There are more than a hundred chemical elements in the world. A Periodic Table is an arrangement of those elements, according to their scientific properties.
|Standard form of the periodic table (Courtesy: Wikipedia)|
Scientists had begun efforts to arrange the known elements in some order years ago, since many elements showed some kind of relations among them. The great scientist who first designed something resembles the modern periodic table was the Russian chemist Dmitri Mendeleev.
Mendeleev began to think about the indiscipline in chemistry during the writing of his book titled Basic Principles of Chemistry which was eventually published in 1870. There were already a lot of elements known to the scientific world then and some of the scientists had attempted to classify and arrange them. They included Johann Dobereiner, Antoine Lavoisier, John Newlands and Lothar Meyer.
Mendeleev came across the studies of Dobereiner and Newlands. They had concluded in their research that the properties of elements were closely related to their atomic weights. Taking this as a reference Mendeleev arranged the 63 known elements in the ascending order of atomic weight, classified into 7 groups. The table was published in 1869. He revised it two years later.
Mendeleev received flak from many scientists in the initial days for discrepancies in the table. One of the reasons for the criticism was that he had assigned some elements in places not corresponding to their atomic weights. He had also left some spaces blank. He argued that they were for the elements yet to be discovered. He even went as far as to predict the properties of some of them.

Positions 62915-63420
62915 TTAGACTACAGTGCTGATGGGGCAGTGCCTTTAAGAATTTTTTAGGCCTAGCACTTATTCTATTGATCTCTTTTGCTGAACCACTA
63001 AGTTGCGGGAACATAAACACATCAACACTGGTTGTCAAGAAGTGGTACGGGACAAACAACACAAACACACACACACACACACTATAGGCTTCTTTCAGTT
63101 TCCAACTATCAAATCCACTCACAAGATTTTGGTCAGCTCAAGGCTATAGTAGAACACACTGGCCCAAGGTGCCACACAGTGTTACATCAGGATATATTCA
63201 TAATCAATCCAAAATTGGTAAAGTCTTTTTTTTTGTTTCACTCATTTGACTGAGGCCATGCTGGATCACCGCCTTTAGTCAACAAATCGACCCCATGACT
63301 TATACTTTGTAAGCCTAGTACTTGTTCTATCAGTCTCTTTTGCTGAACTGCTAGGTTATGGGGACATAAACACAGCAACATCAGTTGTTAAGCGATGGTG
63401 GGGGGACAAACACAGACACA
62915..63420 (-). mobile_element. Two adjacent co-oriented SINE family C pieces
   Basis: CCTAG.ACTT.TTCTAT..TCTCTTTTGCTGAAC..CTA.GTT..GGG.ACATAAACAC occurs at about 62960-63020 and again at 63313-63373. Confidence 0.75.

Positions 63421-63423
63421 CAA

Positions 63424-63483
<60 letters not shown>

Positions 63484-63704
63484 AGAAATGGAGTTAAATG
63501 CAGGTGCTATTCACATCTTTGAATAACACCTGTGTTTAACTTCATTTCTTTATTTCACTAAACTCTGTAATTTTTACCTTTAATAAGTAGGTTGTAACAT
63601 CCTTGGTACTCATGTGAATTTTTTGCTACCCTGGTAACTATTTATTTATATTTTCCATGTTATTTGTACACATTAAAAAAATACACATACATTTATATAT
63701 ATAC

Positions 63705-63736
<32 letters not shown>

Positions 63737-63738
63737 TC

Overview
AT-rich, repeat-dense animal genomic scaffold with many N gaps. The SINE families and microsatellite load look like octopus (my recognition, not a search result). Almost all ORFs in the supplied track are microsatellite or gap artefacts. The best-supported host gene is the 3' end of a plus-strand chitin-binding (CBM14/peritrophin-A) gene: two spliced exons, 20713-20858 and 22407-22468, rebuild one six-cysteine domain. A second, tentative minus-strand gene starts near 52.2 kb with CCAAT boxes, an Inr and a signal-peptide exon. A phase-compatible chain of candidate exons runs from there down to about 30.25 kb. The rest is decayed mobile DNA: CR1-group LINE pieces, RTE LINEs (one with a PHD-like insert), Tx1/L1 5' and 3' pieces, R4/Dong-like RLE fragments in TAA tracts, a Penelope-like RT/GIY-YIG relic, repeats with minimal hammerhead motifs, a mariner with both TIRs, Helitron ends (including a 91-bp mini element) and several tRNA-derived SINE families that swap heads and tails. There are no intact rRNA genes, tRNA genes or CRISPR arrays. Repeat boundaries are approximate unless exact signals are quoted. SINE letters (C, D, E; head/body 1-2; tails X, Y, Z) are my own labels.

However, not much later, much of his predictions were proved to be right. In the following 20 years the elements belonging to the blank squares of the periodic table were discovered and their properties were not very different from what he had predicted. The noble gases discovered by William Ramsay also found a place in the table as a special column.
The discovery of atomic structure and atomic particles further discrepancies in Mendeleev’s table. Henry Mosley later discovered that rather than Atomic Mass, Atomic Numbers were the basis of the properties of elements. He rearranged Mendeleev’s table. A major change since then was brought by Glenn Seaborg when he proposed the induction of the newly discovered super heavy elements. Known as Lanthanides and Actinides, these elements found place in the table, creating the modern Periodic Table. According to the discovery of new elements, it is still undergoing changes.